The stereo field represents the fact that when we hear sounds, the sounds don't travel to both of our ears at the same time. There is a delay between when one ear will hear it and the other picks it up (because for most of us, our ears are on opposite sides of our head! lol)....voila! STEREO!!! When you listen to beats on warbeats with properly set up monitors, you will hear this effect...especially if it's exagerrated by someone panning too much (me!) It's also why it's not the best idea to mix with headphones. Without headphones, when we hear something, a little bit of the sound from the left channel is heard, not only on the left, but also on the right. This gives whatever we hear a sense of depth. On headphones (without gear to simulate the effect), all you hear in the left channel is the left side of the stereo field. You don't get that little bit of bleed over sound from the right channel in that ear. So if you don't check your mixes on monitors, you might miss that a bit. Also, (at times) in concert settings you'll wanna play your stuff monophonically, because separating the signal in that enviroment just doesn't make sense sometimes. It's a good idea to check and see how your tracks sound in mono (note, it won't usually be as good) for purposes such as that.
    But I am a worm, and no man; a reproach of men, and despised of the people. --Psalm 22:6
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    Swizzle

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    20 Apr 2012 05:36 PM
    Is there a vectro scope vst??? really would love dat 1
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    QuickSkimper

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    21 Apr 2012 06:56 AM
    @swizzle, you already have it in wave-candy. (I'm assuming you have FL Studio)
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    NickAcrobat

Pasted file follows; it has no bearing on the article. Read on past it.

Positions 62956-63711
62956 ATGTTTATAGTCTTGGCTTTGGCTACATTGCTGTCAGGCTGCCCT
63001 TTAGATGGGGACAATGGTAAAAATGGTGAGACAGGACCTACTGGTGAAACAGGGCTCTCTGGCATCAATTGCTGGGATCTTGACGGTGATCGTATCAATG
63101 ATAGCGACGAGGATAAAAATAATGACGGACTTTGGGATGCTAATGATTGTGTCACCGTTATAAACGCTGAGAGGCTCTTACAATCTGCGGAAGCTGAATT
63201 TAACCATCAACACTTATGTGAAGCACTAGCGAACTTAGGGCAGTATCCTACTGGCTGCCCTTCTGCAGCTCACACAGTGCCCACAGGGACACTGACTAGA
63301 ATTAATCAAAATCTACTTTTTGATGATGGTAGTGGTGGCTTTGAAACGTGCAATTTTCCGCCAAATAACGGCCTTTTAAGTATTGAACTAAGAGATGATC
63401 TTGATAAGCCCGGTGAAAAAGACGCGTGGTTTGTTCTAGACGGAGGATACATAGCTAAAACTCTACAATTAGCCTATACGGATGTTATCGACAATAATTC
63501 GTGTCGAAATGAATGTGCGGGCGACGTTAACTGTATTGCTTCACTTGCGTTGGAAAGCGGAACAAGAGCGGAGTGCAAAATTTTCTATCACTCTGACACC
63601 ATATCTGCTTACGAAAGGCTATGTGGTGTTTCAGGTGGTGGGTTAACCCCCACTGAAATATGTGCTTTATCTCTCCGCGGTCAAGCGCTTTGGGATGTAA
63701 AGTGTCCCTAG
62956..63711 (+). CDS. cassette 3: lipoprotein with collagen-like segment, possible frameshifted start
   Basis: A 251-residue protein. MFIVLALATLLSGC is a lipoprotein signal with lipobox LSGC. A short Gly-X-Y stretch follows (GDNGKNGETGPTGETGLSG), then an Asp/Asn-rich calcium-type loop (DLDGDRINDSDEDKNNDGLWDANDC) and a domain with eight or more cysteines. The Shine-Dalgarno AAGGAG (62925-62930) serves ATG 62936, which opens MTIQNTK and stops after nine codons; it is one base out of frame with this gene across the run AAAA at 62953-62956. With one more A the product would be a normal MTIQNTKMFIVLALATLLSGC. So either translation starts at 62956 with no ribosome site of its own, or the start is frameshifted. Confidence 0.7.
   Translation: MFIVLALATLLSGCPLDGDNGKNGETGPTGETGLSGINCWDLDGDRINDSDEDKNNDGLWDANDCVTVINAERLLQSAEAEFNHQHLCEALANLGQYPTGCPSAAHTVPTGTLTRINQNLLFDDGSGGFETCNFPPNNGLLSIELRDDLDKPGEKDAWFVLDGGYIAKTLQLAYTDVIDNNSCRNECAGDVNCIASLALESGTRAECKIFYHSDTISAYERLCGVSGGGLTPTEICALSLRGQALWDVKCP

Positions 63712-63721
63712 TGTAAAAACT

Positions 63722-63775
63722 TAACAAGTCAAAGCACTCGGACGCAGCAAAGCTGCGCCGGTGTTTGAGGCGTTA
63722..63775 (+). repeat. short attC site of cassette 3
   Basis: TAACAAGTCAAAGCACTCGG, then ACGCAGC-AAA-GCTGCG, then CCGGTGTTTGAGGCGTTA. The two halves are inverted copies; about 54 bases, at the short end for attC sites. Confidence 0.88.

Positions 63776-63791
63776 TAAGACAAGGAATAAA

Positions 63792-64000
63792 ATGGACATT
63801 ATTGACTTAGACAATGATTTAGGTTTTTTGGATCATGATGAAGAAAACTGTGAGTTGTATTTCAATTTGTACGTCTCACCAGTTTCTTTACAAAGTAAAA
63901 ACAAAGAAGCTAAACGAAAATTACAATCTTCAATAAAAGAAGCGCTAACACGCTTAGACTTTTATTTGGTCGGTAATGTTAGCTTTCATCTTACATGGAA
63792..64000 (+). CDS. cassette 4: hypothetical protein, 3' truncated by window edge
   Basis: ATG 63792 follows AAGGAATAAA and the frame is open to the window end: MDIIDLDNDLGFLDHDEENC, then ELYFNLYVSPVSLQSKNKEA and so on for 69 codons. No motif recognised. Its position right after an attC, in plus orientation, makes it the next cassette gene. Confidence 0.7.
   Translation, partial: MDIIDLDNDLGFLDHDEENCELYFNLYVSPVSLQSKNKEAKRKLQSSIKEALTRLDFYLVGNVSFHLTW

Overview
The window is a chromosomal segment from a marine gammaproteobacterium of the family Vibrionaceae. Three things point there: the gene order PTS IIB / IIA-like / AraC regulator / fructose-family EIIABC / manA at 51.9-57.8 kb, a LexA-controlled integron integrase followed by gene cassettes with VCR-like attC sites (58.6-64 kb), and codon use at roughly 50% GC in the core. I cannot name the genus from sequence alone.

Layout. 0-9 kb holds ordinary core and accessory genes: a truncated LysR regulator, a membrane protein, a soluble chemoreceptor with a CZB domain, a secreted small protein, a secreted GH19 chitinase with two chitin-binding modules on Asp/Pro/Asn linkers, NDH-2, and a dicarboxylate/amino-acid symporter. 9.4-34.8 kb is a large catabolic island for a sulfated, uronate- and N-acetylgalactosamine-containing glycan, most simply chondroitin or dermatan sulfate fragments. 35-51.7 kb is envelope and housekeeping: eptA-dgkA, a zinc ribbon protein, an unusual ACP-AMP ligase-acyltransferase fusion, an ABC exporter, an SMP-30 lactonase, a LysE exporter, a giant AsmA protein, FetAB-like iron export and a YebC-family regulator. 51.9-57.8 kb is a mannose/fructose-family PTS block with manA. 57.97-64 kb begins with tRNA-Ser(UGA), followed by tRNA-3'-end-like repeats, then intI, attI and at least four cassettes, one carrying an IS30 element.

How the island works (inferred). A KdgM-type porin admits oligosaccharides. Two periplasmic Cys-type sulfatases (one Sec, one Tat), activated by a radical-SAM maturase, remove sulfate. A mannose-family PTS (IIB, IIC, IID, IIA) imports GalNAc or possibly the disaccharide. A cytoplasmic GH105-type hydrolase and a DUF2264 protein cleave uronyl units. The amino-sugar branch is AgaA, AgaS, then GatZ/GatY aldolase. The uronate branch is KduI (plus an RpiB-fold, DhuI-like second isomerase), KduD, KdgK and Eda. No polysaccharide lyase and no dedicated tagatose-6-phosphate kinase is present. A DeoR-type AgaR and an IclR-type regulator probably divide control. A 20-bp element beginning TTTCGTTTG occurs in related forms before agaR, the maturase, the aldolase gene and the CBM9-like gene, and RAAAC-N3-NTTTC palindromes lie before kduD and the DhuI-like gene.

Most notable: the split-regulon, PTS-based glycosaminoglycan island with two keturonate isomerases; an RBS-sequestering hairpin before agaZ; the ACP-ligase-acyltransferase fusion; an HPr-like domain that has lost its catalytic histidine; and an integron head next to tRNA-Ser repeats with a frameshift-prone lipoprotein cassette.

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    21 Apr 2012 07:35 AM
    That definately cleared things up for me. However I have problem. The only speakers I have are the ones on my laptop themsleves, so I always make beats, and mix them in a pair of skullcandy ear buds.

    Is there anyway I can use these headphones to hear the difference when I use stereo seperation? Also do I put stereo seperation on the master track, indivdual tracks, or both?
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    werm

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    21 Apr 2012 08:25 AM
    There's a VST solution called "Headphone Mix", that supposedly compensates for problems with depth on headphones. I, personally, haven't used it, but from the advertisements it sounds really interesting. Maybe someone on here has tried it, I'd like to know myself. Then there's the "Phonitor" which costs about 2g's! lol And I haven't tried that one either, but lots of reputable sources say its dope.

    Depending on what your looking to do you can do the master track or the individual tracks. To check ya beat in mono, use the master track though.
    But I am a worm, and no man; a reproach of men, and despised of the people. --Psalm 22:6
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    Pompey Productions

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    26 Apr 2012 11:13 PM
    you should be able to hear it, but i guess that depends on your laptop. usually lap top speakers are typically in mono, but usually the headphones turn to stereo.
    www.PompeyProductions.com www.twitter.com/P_O_M_P_E_Y www.facebook.com/pompeyproductions
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    SpazzJazz Music

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    23 Nov 2012 10:33 PM

    Thank you so much that really helps!

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    Seasonz Beatz
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    24 Nov 2012 02:57 AM
    QuickSkimper, great info man
    “We all know that light travels faster than sound. That's why certain people appear bright until you hear them speak.”- Albert Einstein